|Event:||ICC World Twenty20 2009|
DateLine: 5th June 2009
Hosts England enter the ICC World T20 with a confidence of winning on home soil and ending their long wait for a big trophy.
The side's confidence has been further strengthened by Wednesday's nine-wicket warm-up hammering of the West Indies. Ravi Bopara and Luke Wright shared a 119-run opening stand off only 75 balls then and such batting has strengthened England's belief that they could upset the odds and win the tournament.
Defending champions India alongside South Africa and Australia have been tagged as the favourites for the tournament, but England believe they have the necessary firepower to trouble even the best teams.
"(Beating West Indies) gave everybody a realisation that we can do pretty well," enthused captain Paul Collingwood. "Having a performance like that does bring a lot of confidence.
"But we're not going to get carried away by everything and we know we're going to have to play to our absolute potential to get to those semi-finals, but there's a lot of confidence around at the moment and it's all good - there's a real feel good factor in the team."
England open their account against the Netherlands at Lord's on Friday which they would follow by a meeting with Pakistan at the Oval on Sunday.
Assuming that they would surely qualify for the next round, the competition for them would get tougher than en-route to the semis with matches against South Africa, Australia and holders India predicted in the next stage.
But keeping all this aside, the side it seems is well prepared and skills and tactics picked up by the players during the IPL like going around the wicket to a right-handed batsman towards the death overs have been incorporated.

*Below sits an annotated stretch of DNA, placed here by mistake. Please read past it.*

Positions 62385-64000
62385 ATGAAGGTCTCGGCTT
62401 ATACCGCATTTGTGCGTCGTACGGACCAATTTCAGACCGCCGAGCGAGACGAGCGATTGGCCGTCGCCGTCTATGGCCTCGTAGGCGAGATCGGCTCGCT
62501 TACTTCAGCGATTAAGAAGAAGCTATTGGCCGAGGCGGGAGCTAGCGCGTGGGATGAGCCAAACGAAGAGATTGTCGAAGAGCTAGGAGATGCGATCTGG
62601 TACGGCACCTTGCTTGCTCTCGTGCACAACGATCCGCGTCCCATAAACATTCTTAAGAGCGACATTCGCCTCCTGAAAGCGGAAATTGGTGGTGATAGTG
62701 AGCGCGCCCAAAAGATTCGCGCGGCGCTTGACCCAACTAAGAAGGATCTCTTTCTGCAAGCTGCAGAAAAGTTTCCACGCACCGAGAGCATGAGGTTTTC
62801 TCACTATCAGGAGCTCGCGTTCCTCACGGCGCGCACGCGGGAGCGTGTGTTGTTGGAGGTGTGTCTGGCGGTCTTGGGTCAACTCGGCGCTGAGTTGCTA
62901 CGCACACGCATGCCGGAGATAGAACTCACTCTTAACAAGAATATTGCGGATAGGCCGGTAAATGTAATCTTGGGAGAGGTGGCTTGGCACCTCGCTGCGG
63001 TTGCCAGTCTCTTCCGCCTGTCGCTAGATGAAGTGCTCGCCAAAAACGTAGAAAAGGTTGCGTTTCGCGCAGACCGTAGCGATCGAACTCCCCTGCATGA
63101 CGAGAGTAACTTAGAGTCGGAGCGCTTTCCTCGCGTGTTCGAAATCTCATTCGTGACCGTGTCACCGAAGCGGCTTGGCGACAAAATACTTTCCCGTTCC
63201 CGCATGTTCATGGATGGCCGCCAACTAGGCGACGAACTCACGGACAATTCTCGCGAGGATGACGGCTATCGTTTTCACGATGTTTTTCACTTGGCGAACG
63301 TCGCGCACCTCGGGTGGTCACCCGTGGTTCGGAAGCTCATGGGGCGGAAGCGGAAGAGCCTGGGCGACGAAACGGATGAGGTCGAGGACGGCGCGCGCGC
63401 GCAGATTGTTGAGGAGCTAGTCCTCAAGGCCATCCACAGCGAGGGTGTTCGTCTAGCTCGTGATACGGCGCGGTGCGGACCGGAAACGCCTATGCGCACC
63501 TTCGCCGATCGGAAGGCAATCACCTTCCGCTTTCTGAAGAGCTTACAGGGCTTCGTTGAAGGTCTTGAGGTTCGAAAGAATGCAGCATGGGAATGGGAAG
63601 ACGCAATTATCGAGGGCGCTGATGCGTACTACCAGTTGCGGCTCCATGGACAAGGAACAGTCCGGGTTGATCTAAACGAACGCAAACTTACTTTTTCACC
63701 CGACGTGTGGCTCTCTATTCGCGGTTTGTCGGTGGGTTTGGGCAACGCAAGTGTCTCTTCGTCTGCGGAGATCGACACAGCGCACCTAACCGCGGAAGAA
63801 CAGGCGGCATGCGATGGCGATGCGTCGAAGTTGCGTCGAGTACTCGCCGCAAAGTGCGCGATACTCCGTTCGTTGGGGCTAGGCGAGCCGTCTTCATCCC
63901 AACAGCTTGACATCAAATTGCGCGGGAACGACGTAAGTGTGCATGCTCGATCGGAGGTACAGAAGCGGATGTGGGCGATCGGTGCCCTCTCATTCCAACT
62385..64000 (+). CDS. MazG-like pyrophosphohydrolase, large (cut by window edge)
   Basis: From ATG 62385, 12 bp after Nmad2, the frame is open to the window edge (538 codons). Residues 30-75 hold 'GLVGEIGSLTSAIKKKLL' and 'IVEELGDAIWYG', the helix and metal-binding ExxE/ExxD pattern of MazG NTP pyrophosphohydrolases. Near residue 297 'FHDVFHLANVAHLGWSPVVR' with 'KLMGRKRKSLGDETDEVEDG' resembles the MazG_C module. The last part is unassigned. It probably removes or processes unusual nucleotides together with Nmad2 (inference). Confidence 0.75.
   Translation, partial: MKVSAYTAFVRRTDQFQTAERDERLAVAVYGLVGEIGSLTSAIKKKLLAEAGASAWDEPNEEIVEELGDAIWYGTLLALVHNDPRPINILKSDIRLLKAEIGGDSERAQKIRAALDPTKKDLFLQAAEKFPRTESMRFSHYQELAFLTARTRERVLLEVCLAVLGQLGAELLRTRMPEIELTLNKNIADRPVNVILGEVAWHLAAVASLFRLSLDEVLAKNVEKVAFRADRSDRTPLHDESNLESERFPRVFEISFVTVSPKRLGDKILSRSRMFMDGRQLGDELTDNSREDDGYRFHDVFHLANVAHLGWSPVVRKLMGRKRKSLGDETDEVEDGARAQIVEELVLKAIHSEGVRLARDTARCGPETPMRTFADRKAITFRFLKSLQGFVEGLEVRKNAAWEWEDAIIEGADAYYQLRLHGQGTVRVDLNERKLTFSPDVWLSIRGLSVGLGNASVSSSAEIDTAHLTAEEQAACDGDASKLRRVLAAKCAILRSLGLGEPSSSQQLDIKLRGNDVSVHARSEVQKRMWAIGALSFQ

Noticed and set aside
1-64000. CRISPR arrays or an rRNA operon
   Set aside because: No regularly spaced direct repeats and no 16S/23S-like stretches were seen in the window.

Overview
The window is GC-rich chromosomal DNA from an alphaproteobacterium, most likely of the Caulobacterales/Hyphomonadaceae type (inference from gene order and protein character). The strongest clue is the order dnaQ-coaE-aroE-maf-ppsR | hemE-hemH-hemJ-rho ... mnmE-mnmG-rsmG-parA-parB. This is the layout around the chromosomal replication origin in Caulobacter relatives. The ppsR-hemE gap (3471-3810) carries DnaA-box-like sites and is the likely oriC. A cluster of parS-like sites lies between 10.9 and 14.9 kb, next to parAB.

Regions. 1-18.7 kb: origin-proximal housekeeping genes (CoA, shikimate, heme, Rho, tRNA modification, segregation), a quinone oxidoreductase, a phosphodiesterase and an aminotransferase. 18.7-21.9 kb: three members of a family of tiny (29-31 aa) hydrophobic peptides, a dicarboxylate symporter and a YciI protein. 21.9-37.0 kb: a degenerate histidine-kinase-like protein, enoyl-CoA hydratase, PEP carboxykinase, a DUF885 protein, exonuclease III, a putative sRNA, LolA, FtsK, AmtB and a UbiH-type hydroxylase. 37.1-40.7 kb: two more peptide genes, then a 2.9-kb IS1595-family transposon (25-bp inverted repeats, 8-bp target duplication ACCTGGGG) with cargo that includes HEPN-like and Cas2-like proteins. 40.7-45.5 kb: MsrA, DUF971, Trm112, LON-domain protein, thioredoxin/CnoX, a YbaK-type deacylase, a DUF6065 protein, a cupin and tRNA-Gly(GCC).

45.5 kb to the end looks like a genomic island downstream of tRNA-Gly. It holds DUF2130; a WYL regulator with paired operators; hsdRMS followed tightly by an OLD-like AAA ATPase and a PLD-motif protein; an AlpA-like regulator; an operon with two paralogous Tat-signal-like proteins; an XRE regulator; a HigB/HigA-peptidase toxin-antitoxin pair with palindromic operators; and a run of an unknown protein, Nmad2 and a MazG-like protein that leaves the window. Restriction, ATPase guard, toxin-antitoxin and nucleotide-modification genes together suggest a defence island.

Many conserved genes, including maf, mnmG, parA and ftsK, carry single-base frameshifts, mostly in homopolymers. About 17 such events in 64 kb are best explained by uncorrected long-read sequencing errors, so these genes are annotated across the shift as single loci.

"We believe we can win it," said Collingwood. "I'm not saying we will win it because I don't want to put pressure on the boys by saying we'll win it.
"We believe we can and I'm quite happy with the boys keeping their feet on the ground and we're going to have to play to our absolute best if we're going to win it so at the moment I'm quite happy with the position we're in.
"I'm not going to come out with any big statements, but we believe as a team that it's a great opportunity for us. Twenty20 cricket brings teams closer together and anything can happen on the day - if you produce performances like Ravi Bopara and Luke Wright did then you're going to win games."
One of the ploys that has been very successful has been the idea to go around the wicket and slant the ball across right-handed batsmen at the end of the innings. The strategy was found difficult to combat by both West Indies and Scotland in the warm-up games.
Collingwood developed the idea following a chat with one of the analysts with the Delhi Daredevils during his stint with them in the IPL and texted both Broad and James Anderson on his return asking them to practise in anticipation of this tournament.
"I mentioned it to them about five weeks ago asking them to practise it," revealed Collingwood.
"It's just another plan we've got in our locker, really, as the situations come along and we might use it, we might not.
"It's a death option, it's trying to make the batsman hit where your fielders are. It pretty much takes 90 degrees of the ground out because normally yorkers over the wicket can go in this format of the game.
"People are sweeping and reverse sweeping much better now so it's hard for a captain to stop the flow of runs. We've done a little bit of it in practice, but I think we were a bit surprised about it the other night and we did start to think that it could work."